Digital: ephemeral

Zathras die

What happens to this blog when I die, when I no longer pay the monthly bill? What happens to my emails when my card no longer covers the autopay on the account? What happens to the gigabytes of archives I have tucked away on Dropbox when the account is not renewed? Unless I provide for their continued maintenance in my will—assuming I have any estate that outlives me—they will go away, gone forever.

Even the free services—GMail, Flickr, Tumblr, Facebook, Twitter—could just quietly drop the accounts after we pass on. There's obviously a business there: curation of our collective individual histories. But so far, companies like Google, Facebook and Twitter want no part of it.

This isn't just about sentimentality or attachment to our intangible cultural legacy. What about digital assets with real value—music we create, videos we produce, books we write? Copyright protects us (somewhat) from piracy, but not for preservation. As we ourselves become worm food, our digital tracks, so much a part of our lives, disappear into the ether.

Mahlerficent occasion

MahlerFest 2014 orchestra

Mahlerficent

Last night, on impulse from a friend’s suggestion, I had the immense pleasure of attending the main concert for this year’s MalherFest. Historically I haven’t been the biggest Mahler aficionado, but last night did about all that’s possible to make me a convert.

The orchestra itself, comprised of mostly local musicians with a few flying in from around the country, was quite wonderful.

When I lived in Chicago, I went several times to hear the Chicago Symphony Orchestra. When I lived in New York, I heard the NY Philharmonic and many other concerts at Carnegie Hall. (Shura Cherkassky’s birthday concert stands out as an especially fun experience.) When I lived in LA, I went several times a year to the LA Philharmonic.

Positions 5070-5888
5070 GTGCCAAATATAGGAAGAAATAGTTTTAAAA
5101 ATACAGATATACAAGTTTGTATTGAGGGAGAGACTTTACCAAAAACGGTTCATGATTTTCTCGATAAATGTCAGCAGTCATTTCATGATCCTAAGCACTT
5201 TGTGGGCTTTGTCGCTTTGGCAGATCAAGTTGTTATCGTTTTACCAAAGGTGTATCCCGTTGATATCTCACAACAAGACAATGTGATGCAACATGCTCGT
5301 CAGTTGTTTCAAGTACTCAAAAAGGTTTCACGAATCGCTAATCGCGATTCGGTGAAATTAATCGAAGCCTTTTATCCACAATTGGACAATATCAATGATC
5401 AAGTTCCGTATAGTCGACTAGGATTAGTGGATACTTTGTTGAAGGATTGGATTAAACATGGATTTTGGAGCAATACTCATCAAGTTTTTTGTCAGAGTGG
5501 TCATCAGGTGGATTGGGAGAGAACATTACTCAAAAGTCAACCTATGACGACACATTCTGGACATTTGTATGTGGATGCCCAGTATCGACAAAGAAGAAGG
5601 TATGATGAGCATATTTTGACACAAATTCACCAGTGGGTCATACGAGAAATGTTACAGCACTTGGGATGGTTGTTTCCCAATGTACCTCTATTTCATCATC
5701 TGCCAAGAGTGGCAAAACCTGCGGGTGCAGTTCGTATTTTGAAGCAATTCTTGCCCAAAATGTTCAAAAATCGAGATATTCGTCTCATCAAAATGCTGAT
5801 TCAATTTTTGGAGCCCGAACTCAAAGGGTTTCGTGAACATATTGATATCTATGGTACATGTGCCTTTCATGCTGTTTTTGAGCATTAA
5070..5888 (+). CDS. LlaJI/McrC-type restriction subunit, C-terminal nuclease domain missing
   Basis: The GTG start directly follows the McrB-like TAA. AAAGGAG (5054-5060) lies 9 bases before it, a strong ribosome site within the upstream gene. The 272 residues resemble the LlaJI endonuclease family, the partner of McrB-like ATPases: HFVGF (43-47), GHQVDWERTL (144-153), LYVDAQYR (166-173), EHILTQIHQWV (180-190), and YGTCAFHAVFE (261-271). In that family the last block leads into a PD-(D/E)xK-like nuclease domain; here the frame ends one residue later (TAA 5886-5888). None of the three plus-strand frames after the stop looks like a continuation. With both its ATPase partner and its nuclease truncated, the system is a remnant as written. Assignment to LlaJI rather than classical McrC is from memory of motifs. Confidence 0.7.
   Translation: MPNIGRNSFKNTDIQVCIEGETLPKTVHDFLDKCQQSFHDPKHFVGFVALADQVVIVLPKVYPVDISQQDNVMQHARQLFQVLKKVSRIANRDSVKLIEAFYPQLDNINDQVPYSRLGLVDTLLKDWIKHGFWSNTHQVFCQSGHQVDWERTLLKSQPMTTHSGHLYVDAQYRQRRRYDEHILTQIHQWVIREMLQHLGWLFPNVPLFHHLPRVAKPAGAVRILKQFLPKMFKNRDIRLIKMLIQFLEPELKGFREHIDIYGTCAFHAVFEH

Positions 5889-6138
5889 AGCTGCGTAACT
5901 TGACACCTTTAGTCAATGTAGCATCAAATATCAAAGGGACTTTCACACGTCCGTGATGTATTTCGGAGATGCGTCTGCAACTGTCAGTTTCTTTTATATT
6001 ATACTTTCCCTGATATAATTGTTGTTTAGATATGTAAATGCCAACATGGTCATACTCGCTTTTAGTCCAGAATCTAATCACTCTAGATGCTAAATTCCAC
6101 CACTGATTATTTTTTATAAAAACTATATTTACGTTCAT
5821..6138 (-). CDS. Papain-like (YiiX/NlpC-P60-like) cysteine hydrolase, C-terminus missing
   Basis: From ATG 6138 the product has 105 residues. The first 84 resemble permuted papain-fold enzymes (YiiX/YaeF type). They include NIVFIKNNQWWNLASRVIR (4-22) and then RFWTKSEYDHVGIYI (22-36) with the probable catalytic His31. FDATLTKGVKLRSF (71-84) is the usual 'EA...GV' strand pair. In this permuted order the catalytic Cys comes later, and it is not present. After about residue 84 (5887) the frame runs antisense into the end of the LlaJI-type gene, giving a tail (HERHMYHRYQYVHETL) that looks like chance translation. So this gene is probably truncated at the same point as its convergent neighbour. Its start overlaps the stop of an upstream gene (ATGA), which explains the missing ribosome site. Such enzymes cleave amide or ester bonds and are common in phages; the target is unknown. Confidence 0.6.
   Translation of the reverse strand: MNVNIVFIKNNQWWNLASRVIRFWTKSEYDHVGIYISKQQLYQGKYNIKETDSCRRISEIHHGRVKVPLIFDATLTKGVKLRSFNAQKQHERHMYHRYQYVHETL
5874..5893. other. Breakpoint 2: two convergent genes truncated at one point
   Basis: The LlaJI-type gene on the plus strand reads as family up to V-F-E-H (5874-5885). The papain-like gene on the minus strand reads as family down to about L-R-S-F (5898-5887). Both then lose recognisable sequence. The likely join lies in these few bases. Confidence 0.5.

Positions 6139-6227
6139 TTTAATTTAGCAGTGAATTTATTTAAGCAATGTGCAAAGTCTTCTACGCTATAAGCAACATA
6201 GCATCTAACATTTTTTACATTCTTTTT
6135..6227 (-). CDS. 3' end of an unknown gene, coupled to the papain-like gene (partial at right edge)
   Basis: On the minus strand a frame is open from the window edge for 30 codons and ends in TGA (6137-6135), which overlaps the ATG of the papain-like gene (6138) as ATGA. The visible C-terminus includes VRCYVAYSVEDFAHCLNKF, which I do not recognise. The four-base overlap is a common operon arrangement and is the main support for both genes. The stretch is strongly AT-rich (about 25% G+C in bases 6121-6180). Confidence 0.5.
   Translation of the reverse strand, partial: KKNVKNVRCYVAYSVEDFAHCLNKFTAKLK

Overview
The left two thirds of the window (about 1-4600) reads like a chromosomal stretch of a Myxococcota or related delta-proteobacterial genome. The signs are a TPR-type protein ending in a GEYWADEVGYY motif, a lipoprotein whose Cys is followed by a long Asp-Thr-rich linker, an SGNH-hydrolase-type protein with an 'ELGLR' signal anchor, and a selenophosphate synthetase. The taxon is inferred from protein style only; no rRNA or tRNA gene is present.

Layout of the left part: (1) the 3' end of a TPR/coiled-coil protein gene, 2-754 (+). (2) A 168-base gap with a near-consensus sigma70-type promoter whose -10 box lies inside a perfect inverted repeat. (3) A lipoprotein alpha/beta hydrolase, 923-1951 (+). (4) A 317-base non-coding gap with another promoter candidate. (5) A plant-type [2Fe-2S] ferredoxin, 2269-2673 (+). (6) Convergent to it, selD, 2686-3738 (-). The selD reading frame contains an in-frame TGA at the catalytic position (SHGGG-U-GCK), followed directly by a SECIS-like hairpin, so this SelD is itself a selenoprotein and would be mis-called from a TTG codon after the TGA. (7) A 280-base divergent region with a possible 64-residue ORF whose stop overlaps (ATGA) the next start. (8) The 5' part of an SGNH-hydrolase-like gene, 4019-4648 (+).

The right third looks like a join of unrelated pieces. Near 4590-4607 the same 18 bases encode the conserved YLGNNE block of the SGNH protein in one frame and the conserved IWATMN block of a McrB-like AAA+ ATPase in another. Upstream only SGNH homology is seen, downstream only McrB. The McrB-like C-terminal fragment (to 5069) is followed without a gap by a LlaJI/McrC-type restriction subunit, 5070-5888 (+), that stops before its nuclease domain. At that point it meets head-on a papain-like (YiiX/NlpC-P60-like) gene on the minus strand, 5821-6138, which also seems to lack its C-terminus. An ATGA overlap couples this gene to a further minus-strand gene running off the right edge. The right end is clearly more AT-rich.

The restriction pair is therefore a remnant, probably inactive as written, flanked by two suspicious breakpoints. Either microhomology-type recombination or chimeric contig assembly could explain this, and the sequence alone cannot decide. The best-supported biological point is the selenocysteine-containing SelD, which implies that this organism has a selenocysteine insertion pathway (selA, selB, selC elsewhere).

And yet since I moved to Colorado, I’ve heard precious little live classical music. And yet it’s obviously all around us. I’m really going to have to get out more.

Nebula reading

Book cover for Ancillary Justice

If you're a science fiction fan like I am, here's a new reading list.

Novel

Winner: Ancillary Justice, Ann Leckie (Orbit US; Orbit UK)
Nominees:
We Are All Completely Beside Ourselves, Karen Joy Fowler (Marian Wood)
The Ocean at the End of the Lane, Neil Gaiman (Morrow; Headline Review)
Fire with Fire, Charles E. Gannon (Baen)
Hild, Nicola Griffith (Farrar, Straus and Giroux)
The Red: First Light, Linda Nagata (Mythic Island)
A Stranger in Olondria, Sofia Samatar (Small Beer)
The Golem and the Jinni, Helene Wecker (Harper)

(I picked up Ancillary Justice last week.)

Need more selection? There's also the Hugos nominee list, also provided courtesy of John Scalzi, former SFWA head and prolific opinionator on all things SF.

Piggies for tomorrow

piggy bank

Piggies are for saving!

My piggy is Instapaper, Pinboard and Evernote, where I bookmark all the things that my ADD head says, “Oh I’ll want to read this later.” But when does later come? I think it’s tomorrow, and when I realize that, I figure heck! What was I worried about? I can look at that tomorrow? So when does tomorrow actually arrive? And then I realize that it never comes. (!!!!!) And so I go look at the content I want in my piggy, and it bleeds into my browser...slowly, oh so slowly, and I curse Comcast and I open a new tab and go to Feedly while I’m waiting to see what new might be there, and oh there is! So I start reading there and bookmark the interesting bits to Instapaper, Pinboard and Evernote....

Second screen

It's not that we need a second screen, it's that we have an inadequate first screen.

If we're watching a great movie, we're engrossed, swept away. We're not even thinking about the phone in the pocket or purse. We're not wondering what's happening on Facebook or Pinterest. We're not even thinking about that.

That's the point, isn't it?

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